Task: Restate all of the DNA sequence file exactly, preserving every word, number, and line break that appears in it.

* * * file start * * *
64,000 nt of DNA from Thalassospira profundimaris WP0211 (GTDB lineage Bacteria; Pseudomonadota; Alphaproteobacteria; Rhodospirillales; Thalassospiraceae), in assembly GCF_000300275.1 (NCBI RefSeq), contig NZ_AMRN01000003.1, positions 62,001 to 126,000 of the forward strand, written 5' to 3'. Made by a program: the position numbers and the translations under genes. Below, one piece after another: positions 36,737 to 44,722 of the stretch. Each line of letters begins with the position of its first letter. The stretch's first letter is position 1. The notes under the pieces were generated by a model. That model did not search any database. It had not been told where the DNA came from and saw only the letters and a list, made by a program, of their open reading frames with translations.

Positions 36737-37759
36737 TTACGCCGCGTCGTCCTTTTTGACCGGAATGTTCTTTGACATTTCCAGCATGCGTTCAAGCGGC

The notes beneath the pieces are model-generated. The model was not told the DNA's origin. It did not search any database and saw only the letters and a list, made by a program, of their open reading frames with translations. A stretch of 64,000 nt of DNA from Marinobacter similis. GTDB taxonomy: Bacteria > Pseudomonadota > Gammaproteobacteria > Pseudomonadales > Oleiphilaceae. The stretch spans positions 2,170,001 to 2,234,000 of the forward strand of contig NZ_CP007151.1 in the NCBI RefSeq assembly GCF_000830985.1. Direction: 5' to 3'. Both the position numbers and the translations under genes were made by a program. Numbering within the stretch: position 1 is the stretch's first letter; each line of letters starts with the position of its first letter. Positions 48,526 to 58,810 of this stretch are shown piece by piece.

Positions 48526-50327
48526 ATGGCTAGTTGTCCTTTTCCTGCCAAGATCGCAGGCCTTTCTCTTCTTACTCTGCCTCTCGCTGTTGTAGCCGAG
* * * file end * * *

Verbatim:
64,000 nt of DNA from Thalassospira profundimaris WP0211 (GTDB lineage Bacteria; Pseudomonadota; Alphaproteobacteria; Rhodospirillales; Thalassospiraceae), in assembly GCF_000300275.1 (NCBI RefSeq), contig NZ_AMRN01000003.1, positions 62,001 to 126,000 of the forward strand, written 5' to 3'. Made by a program: the position numbers and the translations under genes. Below, one piece after another: positions 36,737 to 44,722 of the stretch. Each line of letters begins with the position of its first letter. The stretch's first letter is position 1. The notes under the pieces were generated by a model. That model did not search any database. It had not been told where the DNA came from and saw only the letters and a list, made by a program, of their open reading frames with translations.

Positions 36737-37759
36737 TTACGCCGCGTCGTCCTTTTTGACCGGAATGTTCTTTGACATTTCCAGCATGCGTTCAAGCGGC

The notes beneath the pieces are model-generated. The model was not told the DNA's origin. It did not search any database and saw only the letters and a list, made by a program, of their open reading frames with translations. A stretch of 64,000 nt of DNA from Marinobacter similis. GTDB taxonomy: Bacteria > Pseudomonadota > Gammaproteobacteria > Pseudomonadales > Oleiphilaceae. The stretch spans positions 2,170,001 to 2,234,000 of the forward strand of contig NZ_CP007151.1 in the NCBI RefSeq assembly GCF_000830985.1. Direction: 5' to 3'. Both the position numbers and the translations under genes were made by a program. Numbering within the stretch: position 1 is the stretch's first letter; each line of letters starts with the position of its first letter. Positions 48,526 to 58,810 of this stretch are shown piece by piece.

Positions 48526-50327
48526 ATGGCTAGTTGTCCTTTTCCTGCCAAGATCGCAGGCCTTTCTCTTCTTACTCTGCCTCTCGCTGTTGTAGCCGAG